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Am J Pathol. 2002 Mar;160(3):917-26.

Differing roles for urokinase and tissue-type plasminogen activator in collagen-induced arthritis.

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Arthritis and Inflammation Research Center, University of Melbourne, Department of Medicine, Victoria, Australia.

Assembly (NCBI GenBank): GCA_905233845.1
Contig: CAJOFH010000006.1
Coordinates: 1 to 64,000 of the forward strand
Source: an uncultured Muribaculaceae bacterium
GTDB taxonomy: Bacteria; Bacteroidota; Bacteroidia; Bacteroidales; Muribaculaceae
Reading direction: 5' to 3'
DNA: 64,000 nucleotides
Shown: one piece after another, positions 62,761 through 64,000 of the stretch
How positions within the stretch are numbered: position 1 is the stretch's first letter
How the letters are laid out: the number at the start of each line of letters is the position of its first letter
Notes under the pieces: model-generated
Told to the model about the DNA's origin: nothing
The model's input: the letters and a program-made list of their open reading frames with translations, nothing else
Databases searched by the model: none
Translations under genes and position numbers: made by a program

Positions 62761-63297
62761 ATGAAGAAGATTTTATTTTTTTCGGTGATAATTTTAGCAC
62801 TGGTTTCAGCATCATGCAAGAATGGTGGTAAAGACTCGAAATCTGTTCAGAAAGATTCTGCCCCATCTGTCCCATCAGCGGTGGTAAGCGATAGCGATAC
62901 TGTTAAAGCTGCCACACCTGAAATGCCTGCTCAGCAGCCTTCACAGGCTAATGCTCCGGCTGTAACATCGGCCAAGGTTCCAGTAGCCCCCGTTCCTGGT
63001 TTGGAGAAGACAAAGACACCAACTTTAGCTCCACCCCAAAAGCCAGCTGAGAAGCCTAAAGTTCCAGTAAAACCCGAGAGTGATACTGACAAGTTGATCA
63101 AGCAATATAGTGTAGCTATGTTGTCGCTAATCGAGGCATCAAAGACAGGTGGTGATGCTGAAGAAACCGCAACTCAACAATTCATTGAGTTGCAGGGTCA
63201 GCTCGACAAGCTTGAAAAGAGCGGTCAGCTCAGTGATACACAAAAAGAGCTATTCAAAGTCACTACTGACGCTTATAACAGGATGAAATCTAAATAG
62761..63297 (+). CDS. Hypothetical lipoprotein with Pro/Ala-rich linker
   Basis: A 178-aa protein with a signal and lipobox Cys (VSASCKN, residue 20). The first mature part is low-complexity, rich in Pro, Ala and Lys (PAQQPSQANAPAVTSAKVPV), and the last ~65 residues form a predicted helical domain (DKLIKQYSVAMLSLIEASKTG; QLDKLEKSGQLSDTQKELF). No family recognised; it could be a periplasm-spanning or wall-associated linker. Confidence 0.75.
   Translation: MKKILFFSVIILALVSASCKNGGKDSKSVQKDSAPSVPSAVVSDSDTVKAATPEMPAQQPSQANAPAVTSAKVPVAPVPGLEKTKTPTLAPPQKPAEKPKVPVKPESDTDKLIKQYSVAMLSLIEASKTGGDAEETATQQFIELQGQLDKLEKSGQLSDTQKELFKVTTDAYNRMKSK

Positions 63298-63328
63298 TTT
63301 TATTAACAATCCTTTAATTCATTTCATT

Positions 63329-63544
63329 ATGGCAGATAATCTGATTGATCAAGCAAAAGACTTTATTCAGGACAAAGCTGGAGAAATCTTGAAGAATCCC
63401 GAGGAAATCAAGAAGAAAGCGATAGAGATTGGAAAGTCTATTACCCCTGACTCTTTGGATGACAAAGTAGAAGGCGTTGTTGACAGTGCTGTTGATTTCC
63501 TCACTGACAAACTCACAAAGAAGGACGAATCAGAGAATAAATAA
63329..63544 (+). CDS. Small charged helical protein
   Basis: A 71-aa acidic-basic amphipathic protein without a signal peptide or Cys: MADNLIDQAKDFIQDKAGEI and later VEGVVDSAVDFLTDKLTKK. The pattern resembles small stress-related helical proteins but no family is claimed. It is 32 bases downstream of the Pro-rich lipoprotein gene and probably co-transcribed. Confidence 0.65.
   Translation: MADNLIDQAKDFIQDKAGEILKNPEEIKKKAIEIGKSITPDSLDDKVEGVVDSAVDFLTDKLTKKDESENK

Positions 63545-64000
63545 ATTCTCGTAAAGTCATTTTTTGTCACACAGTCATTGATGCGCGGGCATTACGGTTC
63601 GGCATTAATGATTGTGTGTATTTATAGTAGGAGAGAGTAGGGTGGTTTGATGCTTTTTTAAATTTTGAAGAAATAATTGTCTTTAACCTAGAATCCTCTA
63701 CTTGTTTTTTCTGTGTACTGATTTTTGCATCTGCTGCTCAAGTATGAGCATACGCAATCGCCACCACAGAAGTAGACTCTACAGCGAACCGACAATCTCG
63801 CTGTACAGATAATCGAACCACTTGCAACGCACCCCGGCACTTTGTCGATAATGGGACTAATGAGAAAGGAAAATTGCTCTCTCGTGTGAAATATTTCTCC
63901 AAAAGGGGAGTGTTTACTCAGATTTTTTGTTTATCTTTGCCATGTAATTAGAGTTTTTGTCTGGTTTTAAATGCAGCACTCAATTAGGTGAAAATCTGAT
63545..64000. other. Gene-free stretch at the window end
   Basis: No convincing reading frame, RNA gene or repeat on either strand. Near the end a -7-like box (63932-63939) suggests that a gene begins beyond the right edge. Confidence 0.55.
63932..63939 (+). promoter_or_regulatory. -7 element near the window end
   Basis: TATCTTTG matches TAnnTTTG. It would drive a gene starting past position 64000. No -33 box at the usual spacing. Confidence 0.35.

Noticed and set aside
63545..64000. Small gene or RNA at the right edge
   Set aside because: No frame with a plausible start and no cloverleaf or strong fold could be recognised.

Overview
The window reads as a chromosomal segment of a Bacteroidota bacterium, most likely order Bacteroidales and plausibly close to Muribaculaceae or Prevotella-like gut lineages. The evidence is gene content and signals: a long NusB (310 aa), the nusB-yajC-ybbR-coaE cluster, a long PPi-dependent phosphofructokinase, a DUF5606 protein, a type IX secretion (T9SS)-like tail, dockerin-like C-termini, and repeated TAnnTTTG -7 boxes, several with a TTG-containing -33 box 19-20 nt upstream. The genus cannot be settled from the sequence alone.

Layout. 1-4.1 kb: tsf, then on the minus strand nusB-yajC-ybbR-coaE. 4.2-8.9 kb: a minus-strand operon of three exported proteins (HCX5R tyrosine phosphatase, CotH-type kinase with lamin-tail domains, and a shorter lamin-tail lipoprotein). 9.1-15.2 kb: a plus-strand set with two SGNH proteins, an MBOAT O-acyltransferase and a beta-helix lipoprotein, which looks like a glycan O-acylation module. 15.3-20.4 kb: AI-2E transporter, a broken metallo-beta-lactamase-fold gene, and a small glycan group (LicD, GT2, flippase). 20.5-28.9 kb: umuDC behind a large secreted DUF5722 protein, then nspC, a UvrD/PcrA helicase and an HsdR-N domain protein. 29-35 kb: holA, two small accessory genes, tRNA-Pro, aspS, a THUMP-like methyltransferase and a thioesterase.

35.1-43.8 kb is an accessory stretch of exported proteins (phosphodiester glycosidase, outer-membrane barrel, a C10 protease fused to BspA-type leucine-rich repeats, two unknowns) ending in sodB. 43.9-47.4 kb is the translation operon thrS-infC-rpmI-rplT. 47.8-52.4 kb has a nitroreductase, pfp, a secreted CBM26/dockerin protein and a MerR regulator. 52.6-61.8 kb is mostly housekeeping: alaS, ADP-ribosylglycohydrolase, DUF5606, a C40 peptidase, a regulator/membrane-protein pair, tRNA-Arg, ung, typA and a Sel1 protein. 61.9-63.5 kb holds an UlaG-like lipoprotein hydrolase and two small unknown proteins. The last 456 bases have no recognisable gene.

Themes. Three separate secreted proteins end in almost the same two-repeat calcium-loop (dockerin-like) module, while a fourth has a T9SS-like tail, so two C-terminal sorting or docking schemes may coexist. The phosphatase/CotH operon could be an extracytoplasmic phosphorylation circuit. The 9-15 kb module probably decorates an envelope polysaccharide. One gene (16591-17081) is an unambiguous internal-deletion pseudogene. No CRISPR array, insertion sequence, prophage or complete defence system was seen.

The plasminogen activators, urokinase PA (u-PA) and tissue-type PA (t-PA), are believed to play important roles in inflammatory cell infiltration, fibrin deposition, and joint destruction associated with rheumatoid arthritis; however, their precise roles in such processes, particularly u-PA, have yet to be defined. Using gene-deficient mice we examined the relative contribution of the PAs to the chronic systemic collagen-induced arthritis model. Based on clinical and histological assessments, u-PA-/- mice developed significantly milder disease and t-PA-/- mice more severe disease compared with the relevant wild-type mice. Fibrin deposition within joints paralleled disease severity and was particularly pronounced in t-PA-/- mice. Likewise, cytokine levels in the synovium reflected the severity of disease, with interleukin-1beta levels in particular being lower in u-PA-/- mice and increased in t-PA-/- mice. The antibody response to type II collagen was normal in both knockouts; however, T cells from u-PA-/- mice had a reduced proliferative response and produced less interferon-gamma on antigen stimulation in vitro. These results indicate that the major effect of u-PA in the collagen-induced arthritis model is deleterious, whereas that of t-PA is protective. Our data highlight the complexities of PA function, and suggest that approaches either to target u-PA or to enhance local t-PA activity in joints may be of therapeutic benefit in rheumatoid arthritis.

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